$3bn invested in just three days. I mean $3bn!! Without giving any lesson or reminding us of the past.
Last week, the King Mohammed VI of Morocco met with President Paul Kagame in Rwanda on the first leg of his three-state tour of eastern Africa. The visit saw at least 23 bilateral agreements signed between different entities from Rwanda and Morocco ranging from real estate, insurance banking aviation among others;
Now, here is the thing; often times when we have Presidents, ministers and secretary generals from across the globe visiting Rwanda, it’s always routine to have a press conference and listen to what they have to say.
Stories of how a country has managed to get back on track 22 years after the genocide against the tutsi. Well, we hear it all the time;
Sometimes, we are even given lessons on how to move forward and we also get to show accountability of the funds from the donors. Huh! So, its talk, and talk and big talk at the end of the day.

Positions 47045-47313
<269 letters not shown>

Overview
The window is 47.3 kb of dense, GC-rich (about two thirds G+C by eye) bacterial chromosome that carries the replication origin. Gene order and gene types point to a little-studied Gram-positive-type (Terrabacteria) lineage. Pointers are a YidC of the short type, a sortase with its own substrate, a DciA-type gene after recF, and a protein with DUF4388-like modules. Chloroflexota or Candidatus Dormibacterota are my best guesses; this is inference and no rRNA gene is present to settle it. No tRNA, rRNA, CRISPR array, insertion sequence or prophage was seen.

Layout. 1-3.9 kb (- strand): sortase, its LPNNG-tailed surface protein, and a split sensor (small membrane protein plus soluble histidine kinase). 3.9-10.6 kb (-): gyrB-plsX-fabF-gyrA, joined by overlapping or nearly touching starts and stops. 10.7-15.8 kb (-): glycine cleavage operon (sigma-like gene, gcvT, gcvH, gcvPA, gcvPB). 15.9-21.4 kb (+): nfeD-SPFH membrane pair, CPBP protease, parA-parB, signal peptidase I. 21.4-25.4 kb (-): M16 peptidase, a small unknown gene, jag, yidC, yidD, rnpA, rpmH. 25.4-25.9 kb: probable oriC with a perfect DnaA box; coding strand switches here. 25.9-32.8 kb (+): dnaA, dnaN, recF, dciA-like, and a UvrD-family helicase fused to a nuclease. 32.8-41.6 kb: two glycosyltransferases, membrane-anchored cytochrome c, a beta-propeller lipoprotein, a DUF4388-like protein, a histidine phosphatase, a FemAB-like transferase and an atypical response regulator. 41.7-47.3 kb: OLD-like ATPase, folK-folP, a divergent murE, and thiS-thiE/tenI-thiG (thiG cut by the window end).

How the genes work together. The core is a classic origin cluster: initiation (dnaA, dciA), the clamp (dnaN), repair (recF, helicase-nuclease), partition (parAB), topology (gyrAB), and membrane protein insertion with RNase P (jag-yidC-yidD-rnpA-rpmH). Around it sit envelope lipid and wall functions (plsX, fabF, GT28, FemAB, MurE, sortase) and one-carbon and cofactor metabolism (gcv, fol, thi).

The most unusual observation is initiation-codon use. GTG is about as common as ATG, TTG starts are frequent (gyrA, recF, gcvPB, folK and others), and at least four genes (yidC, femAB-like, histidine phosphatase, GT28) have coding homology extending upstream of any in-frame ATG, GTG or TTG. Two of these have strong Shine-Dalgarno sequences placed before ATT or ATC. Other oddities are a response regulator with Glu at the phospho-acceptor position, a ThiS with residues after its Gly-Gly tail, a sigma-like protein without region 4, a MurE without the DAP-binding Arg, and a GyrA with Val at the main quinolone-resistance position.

I waited to hear from the King of Morocco for three days and my gaze died out in the sky. How sad I didn’t even get to hear his voice J Well, whatever… he invested $3bn.
With no funding, press conferences and above all NO WASTAGE OF TIME, the two countries signed 23 agreements. You see, what’s interesting about these agreements is that the transactions were in just three days.
Banks were bought, insurance companies; and over 5,000 affordable houses to be built to cater for the growing population of Rwandans;
Let’s slide a bit into my favorite agreement. I call it my favorite because I know how much it means to my continent.
The two countries launched an agriculture partnership program based on sharing the Moroccan expertise to meet the Rwandan potential in promoting technical cooperation in the fields of irrigation infrastructure and animal health.
You see, in mid 2000s, countries like Malawi achieved quite remarkable success from its fertilizer subsidy scheme, the donors on the other hand felt it wasn’t going to work for Africans and yet in the end it drastically increased food production in Malawi.
For such projects, we usually wait and ask for funding but what’s amazing now is that African countries are coming out to invest hugely in other African countries.
Its time for Africa to rhyme as a continent.